Do you have a question about Canada? Contact me!
Meanwhile, feel free to browse the most Frequently Asked Questions.
Will I freeze to death?
Canada is famous for its long and harsh winter. I won’t lie—it’s a well-deserved reputation.
However, the country is huge and some places are colder than others. Most Canadians live close to the border with the USA. Toronto and Vancouver are generally warmer than most cities, while Winnipeg is often nicknamed “Winterpeg”.
I find the first few winters are actually easy. As a new immigrant, you will probably find winter weather fascinating—blizzards, ice rain, extreme cold temperatures… it’s an adventure and a change for most. I find the weather really gets to you after a few years because you know what to expect.
Most Canadians take holidays in the winter months and there are many package deals to spend time “down South” in Florida or in the Caribbean.
Do you have snow year-round in Canada?
Gosh, no! Otherwise I doubt I would live here. Some places do have snow year-round (the Arctic) but most Canadians live in the south of the country, where summer and fall are quite warm.
In fact, Ottawa is very hot and humid during the summer. It’s not rare for temperatures to be above 30°C for a few months.
Where can I learn French? Where can I improve my English skills?
You will find more info about language learning in these two articles:
- 10 Great Resources to Improve Your Quebec French Language Skills
- 10 Great (and Free) Resources to Improve Your Canadian English Language Skills
Is the French spoken in Quebec very different from the French spoke in France?
Yes and no. We understand each other just fine and the grammar is largely the same. The slang is different though, and so is the vocabulary. It’s a bit like the language differences between the English spoken in Australia vs. in the USA or the Spanish spoken in Spain vs. Argentina, for instance.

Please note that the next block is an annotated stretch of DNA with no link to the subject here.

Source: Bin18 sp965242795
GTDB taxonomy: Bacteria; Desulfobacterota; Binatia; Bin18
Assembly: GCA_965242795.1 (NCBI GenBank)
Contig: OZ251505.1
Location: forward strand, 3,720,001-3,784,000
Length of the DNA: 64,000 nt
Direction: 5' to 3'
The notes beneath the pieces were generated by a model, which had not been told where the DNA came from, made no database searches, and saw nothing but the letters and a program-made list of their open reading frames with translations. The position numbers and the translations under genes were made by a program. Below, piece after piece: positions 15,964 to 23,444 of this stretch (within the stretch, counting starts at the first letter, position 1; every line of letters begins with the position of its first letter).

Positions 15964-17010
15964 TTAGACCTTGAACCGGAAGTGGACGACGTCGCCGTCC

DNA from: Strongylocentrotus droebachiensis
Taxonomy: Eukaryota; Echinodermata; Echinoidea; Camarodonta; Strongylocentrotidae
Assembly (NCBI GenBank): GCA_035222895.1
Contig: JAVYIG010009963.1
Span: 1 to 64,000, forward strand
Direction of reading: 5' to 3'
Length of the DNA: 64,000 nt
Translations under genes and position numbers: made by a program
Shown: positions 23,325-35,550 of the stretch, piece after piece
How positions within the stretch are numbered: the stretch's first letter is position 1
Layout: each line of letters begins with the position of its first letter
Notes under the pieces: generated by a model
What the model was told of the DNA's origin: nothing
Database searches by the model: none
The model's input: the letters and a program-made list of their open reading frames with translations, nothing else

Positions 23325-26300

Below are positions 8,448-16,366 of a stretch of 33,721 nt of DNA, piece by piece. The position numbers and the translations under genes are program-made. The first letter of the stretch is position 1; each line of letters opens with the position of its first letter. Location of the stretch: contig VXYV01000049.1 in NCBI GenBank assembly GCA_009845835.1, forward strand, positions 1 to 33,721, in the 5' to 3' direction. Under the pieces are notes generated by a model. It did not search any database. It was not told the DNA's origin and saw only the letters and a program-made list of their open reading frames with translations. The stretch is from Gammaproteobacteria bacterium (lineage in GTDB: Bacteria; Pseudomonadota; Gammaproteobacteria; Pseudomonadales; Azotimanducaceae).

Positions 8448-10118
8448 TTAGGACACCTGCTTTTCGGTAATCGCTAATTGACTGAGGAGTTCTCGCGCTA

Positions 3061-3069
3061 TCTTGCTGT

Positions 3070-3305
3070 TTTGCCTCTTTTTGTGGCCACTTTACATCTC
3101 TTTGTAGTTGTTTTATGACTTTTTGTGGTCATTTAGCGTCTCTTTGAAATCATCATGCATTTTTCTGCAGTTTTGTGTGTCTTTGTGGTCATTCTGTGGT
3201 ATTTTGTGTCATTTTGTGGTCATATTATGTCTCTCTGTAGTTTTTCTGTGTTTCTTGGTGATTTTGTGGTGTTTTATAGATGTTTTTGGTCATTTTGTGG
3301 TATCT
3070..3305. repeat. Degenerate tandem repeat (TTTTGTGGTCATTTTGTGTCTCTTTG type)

As for the accent… well, you will get used to it!
LIFE IN CANADA
Is living in Canada expensive?
There is no right answer to this question as they are many variables. If you are from Bangladesh, Canada everything will be more expensive than back home. If you are from Australia, you may find life is cheaper here. It also depends on your way of life and on your expectations. Home ownership is a goal for many people but few immigrants buy their dream home right after landing.
I do find the cost of living cheaper in Canada than in France, except for imported food products (cheese, dairy products, etc.), alcohol and telecommunications (Internet, landlines and cell phones).
Should I settle in Vancouver or in Toronto?
Well, it really depends on what you are looking for. Most immigrants settle in either (and French speakers favour Montreal) but Canada is a big country and you may want to consider other cities and other provinces as well.
Don’t worry, there will be a Tim Hortons nearby no matter where you decide to live.
My application has been “in process” forever. Can I sue Citizenship & Immigration?
While I completely understand your frustration, there is no much you can do at this stage and I doubt that making a formal complaint will help your case. Immigrating is not a right and unless you have been discriminated against, long processing times are the norm nowadays.
I am a brain surgeon/a professional poker player/a belly dancer. Please tell me if I am eligible to immigrate to Canada.
The skilled worker category is a point-based system. You can determinate your eligibility for free online on the CIC website.
I applied for permanent residence under the Quebec skilled worker program but now I want to live elsewhere in Canada. Can I?
In short, yes. As a permanent resident, you can live anywhere you want in Canada.
I landed in Canada but I didn’t stay, I went home right away. Now I am ready to live in Canada. Where do I start?
How long ago did you land? If it’s more than five years ago, you may have lost your permanent residence status. As a permanent resident, you must be physically present in Canada for two years for every five-year period.
Do I need to hire a lawyer to take me through the application process?
I personally don’t recommend hiring a lawyer or an immigration consultant unless your case is very tricky. Most people fill out the forms by themselves—the process can seem daunting at first but it’s not that hard.
Note that no lawyer has the power to speed up the immigration process. Be very suspicious of anyone claiming they can.
If you do hire someone, make sure the person is legit: learn about using a representative.